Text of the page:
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Local heritage

Weaving local heritage into our outdoor activities


How can we increasingly weave local heritage into our outdoor learning activities? It could be learning about the “Lady Ebrington,” an emigrant ship that took hopeful Victorians to Australia in the mid 1800s for the Gold Rush; a strip of hedgerow in the school grounds that hints at earlier, pastoral uses for the land; a small piece of pottery dug up whilst gardening at the school; storytelling that captivates young children and passes on cultural values or learning about how the Northam Burrows played a role in wartime.


Child-led research

It can also be about child-led research - with the children recording locally used words and phrases, before these words drop from daily use; photographing examples of what the word ‘community’ means to this youngest generation, recording and preserving the personal memories of local residents on wartime gardens, Anderson shelters and self-sufficiency, to enrich learning in our new ‘Dig for Victory’ WW2 garden or deveoping our new seven generations project

We need your help

In all of these ways, we can bring our local cultural and natural heritage further into the curriculum, enriching learning and connecting to real people and relatable, lived experiences that help to make the wider history curriculum come alive. This is a process that the school has always valued and employed and now, through the initiative, we can expand those opportunities, to involve more children, parents and community members in exchanging knowledge and capturing a sense of place and community.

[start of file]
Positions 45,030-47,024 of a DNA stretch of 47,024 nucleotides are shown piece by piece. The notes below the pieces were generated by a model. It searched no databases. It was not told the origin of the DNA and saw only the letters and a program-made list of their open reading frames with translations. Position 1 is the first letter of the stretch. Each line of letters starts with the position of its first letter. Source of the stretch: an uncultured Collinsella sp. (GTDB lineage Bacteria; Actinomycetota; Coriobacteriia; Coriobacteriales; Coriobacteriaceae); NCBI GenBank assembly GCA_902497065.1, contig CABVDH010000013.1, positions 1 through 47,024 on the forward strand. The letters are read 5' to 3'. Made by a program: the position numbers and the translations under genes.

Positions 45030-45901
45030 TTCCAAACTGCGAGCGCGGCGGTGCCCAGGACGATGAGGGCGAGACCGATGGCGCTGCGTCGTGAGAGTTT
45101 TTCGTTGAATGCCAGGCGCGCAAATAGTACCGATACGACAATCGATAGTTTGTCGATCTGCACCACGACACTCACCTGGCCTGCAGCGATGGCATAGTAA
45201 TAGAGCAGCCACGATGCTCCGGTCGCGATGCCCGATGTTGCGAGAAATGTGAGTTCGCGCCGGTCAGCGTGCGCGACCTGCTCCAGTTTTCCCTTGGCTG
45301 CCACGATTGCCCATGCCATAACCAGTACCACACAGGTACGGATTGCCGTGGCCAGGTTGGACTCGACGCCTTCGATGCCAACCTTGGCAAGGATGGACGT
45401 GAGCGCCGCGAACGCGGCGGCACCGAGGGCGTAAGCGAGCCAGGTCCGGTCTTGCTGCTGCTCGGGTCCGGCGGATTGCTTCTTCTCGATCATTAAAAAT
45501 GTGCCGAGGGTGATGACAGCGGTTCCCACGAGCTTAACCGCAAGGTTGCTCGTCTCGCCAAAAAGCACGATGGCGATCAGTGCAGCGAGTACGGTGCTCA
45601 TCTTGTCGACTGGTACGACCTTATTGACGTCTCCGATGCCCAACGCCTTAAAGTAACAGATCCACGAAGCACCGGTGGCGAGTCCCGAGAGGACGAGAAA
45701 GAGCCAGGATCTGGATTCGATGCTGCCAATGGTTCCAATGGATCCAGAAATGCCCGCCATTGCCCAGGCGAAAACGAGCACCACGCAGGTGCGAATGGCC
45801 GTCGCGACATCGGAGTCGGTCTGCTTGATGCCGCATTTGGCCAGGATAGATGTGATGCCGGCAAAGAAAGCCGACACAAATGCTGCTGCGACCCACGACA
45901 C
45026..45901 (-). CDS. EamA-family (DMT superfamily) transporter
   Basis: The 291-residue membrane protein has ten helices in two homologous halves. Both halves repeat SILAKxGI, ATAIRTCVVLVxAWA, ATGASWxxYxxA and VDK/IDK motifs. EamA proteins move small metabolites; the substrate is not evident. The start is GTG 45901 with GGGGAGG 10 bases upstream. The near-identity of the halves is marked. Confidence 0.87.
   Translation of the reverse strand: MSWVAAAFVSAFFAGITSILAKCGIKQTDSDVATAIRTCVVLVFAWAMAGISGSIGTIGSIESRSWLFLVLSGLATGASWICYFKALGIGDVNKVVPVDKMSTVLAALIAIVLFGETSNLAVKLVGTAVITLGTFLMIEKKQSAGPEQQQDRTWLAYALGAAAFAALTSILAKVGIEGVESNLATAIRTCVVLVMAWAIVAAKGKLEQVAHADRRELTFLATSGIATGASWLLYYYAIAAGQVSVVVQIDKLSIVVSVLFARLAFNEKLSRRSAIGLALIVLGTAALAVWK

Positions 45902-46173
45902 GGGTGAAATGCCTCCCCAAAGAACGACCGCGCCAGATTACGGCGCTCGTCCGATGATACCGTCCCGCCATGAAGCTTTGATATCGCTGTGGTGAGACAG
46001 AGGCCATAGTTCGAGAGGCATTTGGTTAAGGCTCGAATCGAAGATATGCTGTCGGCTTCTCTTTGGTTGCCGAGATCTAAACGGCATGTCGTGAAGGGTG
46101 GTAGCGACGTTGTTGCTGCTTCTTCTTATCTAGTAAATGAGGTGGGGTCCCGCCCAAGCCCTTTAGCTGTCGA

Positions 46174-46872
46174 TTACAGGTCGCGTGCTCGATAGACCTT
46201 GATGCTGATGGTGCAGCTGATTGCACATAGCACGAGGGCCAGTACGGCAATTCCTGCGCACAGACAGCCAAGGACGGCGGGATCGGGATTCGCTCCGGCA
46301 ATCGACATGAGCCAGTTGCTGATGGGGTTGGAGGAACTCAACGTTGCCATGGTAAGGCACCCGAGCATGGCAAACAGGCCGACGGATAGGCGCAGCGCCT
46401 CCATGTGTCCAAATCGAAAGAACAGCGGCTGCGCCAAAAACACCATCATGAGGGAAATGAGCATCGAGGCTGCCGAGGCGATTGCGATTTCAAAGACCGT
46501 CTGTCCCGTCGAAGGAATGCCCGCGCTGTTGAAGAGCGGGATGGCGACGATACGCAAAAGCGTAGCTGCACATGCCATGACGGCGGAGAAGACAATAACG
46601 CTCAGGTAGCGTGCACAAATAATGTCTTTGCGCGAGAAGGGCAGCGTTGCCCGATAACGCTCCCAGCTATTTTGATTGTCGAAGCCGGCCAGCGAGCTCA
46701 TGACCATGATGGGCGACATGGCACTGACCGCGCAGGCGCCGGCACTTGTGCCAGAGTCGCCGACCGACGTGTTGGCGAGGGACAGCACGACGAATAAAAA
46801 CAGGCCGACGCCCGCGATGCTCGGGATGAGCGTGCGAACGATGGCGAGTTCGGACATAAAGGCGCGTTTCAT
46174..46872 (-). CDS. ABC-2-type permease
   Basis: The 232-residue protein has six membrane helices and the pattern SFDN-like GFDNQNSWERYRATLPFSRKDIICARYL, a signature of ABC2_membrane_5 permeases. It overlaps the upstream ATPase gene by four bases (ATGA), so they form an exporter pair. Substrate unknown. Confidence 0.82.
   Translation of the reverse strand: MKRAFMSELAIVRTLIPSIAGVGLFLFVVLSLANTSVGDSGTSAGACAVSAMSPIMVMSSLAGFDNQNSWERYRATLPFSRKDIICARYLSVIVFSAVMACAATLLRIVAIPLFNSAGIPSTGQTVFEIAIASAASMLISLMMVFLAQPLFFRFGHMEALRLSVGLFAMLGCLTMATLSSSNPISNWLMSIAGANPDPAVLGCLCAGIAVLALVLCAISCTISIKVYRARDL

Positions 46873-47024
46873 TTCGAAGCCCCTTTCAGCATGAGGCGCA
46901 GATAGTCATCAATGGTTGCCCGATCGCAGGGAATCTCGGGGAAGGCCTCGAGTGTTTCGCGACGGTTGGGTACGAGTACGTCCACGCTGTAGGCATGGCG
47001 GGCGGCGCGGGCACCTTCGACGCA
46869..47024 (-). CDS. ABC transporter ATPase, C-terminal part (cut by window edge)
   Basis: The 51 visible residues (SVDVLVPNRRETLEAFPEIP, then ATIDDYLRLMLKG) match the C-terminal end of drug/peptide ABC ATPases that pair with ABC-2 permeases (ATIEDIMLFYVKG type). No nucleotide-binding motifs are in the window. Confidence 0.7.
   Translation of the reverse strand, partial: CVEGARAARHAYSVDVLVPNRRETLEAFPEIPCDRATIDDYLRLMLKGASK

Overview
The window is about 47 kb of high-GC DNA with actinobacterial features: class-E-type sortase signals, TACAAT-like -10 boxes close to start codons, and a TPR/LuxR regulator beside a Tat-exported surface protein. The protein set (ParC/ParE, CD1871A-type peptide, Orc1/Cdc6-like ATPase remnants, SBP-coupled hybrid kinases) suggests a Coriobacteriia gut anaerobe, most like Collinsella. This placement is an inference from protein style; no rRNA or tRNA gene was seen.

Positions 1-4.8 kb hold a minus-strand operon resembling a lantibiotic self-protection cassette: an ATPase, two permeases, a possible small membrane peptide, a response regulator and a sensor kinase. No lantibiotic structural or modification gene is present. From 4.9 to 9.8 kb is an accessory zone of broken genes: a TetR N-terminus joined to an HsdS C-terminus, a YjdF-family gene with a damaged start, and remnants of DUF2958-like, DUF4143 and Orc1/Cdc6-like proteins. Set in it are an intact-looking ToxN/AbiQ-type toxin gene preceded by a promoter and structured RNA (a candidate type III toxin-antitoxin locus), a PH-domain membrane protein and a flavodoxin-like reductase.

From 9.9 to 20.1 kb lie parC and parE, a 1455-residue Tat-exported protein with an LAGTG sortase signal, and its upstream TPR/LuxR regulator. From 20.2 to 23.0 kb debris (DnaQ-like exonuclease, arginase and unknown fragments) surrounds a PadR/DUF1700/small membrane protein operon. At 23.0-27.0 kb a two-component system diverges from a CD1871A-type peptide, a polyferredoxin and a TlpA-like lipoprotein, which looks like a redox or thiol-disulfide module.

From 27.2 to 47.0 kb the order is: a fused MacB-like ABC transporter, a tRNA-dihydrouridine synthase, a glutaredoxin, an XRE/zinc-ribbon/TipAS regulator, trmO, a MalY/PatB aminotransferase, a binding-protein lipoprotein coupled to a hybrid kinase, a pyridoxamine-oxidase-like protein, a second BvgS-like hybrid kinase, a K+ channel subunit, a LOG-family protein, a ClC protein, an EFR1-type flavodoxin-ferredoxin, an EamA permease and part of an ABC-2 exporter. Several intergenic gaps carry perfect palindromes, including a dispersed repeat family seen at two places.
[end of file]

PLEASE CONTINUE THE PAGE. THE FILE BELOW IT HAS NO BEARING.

Please help us to make learning about our heritage innovative and exciting, by getting involved in one of the following ways, many of which are possible to do remotely for now, until covid restrictions are lifted. Later on, we will include social events for volunteers.

  • Joining our research team, to help us to delve into local records and library resources .
  • Helping to make costumes
  • Sourcing genuine articles for handling collections
  • Sharing a traditional skill
  • Offering access to family photos, artefacts or records
  • Bringing into the school a collection of items that you have, that illustrates a part of our local heritage.
  • Sharing your own life-story.

We will be posting on this page any new topics we want to explore in the outdoor curriculum or specific heritage projects we are starting. Please do get involved if something interests you. We also welcome any ideas you have on other areas of our local history that could help to enrich learning for the children.

You can also take a look at the workshops we are developing, some of which involve elements of local or national heritage, including traditional crafts.

And take a look at our Greenwood project, an ambitious heritage project with multiple links to our local natural and cultural heritage, that we are currently developing into a funding bid.